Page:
If you have hazardous chemicals in your workplace, you’ve probably heard about the upcoming changes to OSHA’s Hazard Communication Standard (HazCom or HCS). Beginning in 2015, labels and information sheets for hazardous chemicals will be changing to align with the United Nations’ Globally Harmonized System (GHS) that standardizes labels to make communication between countries simpler.
These changes are also intended to make it easier for workers who handle hazardous chemicals to find out pertinent information about those chemicals.
The new GHS requirements include three main changes to the way HazCom has been carried out in the past.
- Hazard Classification – Hazard definitions have been updated so they will provide specific criteria for the classification of physical and health hazards. This change should help ensure information about the effects of chemicals is consistent.
- Safety Data Sheets – SDSs will replace MSDSs. The main difference is these new information sheets will include 16 specific sections, making it easier for people to find the information they need quickly.
- Labels – Updated GHS labels will contain specific signal words, pictograms, hazards statements and precautionary statements so users can find information about the chemicals they are handling quickly.
Today we’re going to take a closer look at the third major change, the updated GHS labels, so you can get a better understanding of what information labels will need to have in the near future. (Chemical manufacturers must comply with updated GHS/HazCom requirements by June 1, 2015, while distributors of chemicals have until December 1, 2015, to be compliant.)
Hazardous Chemical Label Information
Under GHS guidelines (and new OSHA requirements), labels for hazardous chemicals in the workplace should have six (and in certain cases seven) main parts.
- Pictograms – First, each label must have a GHS pictogram, which indicates what kind of hazard a chemical poses. For example, a chemical could be explosive (depicted by an object exploding), toxic (depicted by a skull and crossbones) or corrosive (depicted by a liquid being poured onto a hand). Each pictogram is a black image on a white background surrounded by a red diamond. A complete list of pictograms can be found is this free guide.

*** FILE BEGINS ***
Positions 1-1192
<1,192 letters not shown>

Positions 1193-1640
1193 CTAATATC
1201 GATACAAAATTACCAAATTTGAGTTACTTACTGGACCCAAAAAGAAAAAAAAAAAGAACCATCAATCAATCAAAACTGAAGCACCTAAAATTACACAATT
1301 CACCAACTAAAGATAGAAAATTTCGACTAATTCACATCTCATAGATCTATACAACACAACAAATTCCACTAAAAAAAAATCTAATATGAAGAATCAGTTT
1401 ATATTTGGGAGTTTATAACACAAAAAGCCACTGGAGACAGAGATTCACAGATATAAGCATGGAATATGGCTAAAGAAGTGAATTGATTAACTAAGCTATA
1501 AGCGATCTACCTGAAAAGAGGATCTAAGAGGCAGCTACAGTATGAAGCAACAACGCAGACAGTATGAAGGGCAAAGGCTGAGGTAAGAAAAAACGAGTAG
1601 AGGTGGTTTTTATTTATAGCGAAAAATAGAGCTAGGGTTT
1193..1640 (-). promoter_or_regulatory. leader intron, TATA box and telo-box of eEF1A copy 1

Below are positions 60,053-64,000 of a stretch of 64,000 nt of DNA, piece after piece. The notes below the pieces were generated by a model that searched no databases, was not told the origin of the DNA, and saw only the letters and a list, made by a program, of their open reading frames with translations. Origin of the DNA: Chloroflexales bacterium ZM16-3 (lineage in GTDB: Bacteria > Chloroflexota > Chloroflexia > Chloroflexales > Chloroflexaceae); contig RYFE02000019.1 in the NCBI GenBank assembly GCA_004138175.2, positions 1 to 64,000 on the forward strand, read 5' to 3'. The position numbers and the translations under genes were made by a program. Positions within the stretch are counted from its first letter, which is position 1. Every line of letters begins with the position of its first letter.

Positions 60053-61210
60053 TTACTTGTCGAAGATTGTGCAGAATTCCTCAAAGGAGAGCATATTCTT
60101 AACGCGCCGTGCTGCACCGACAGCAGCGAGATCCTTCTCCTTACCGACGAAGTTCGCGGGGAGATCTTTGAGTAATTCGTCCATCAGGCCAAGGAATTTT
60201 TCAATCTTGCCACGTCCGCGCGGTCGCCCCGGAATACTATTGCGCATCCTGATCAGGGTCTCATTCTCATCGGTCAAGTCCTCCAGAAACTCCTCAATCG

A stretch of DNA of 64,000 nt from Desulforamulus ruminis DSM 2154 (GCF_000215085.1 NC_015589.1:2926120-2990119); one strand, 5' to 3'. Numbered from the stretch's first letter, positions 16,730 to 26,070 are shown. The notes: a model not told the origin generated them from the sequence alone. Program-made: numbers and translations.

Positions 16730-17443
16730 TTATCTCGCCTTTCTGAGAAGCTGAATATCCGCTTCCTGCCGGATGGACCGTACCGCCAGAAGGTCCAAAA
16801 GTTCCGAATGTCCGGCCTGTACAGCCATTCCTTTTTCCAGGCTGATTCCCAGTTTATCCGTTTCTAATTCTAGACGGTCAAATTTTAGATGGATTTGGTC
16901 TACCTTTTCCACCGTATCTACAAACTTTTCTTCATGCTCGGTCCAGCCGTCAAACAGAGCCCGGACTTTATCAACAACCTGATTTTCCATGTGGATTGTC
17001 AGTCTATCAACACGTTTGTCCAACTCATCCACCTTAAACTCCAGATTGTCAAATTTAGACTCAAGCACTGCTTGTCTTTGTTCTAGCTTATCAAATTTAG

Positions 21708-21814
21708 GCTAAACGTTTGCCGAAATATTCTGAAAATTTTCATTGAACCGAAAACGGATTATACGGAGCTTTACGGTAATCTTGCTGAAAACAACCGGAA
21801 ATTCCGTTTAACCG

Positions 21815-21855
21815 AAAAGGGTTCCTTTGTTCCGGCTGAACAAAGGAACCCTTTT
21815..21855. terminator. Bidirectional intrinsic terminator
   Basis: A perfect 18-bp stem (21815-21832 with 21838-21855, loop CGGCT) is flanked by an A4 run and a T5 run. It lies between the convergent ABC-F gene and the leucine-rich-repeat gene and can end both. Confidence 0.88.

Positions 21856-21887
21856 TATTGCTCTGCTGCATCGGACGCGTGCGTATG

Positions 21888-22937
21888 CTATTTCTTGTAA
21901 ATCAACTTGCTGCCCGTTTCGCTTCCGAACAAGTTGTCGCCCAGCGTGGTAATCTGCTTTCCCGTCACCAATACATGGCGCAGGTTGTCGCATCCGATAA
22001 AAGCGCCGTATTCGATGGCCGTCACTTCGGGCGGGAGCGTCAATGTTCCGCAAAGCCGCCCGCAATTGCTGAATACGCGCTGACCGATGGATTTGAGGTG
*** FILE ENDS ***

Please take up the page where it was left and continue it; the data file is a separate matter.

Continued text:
- Signal Words – These words tell users the level of hazard present. “Danger” is used for more severe hazards, while “Warning” is used for less severe hazards.
- Hazard Statements – These standardized phrases describe the hazards a chemical presents. For example, “toxic if swallowed” or “ flammable liquid and vapor” could describe the hazards associated with a particular chemical.
- Precautionary Statements – This information expounds on hazard statements by explaining how hazards can be minimized, as well as what first aid would be necessary if a chemical exposure occurred.
- Product Identifier (Ingredient Disclosure) – This is the name of the chemical (or chemical ingredients if you’re dealing with a mixture).
- Supplier Information – The name, address and phone number of the supplier or manufacturer need to be printed on the label.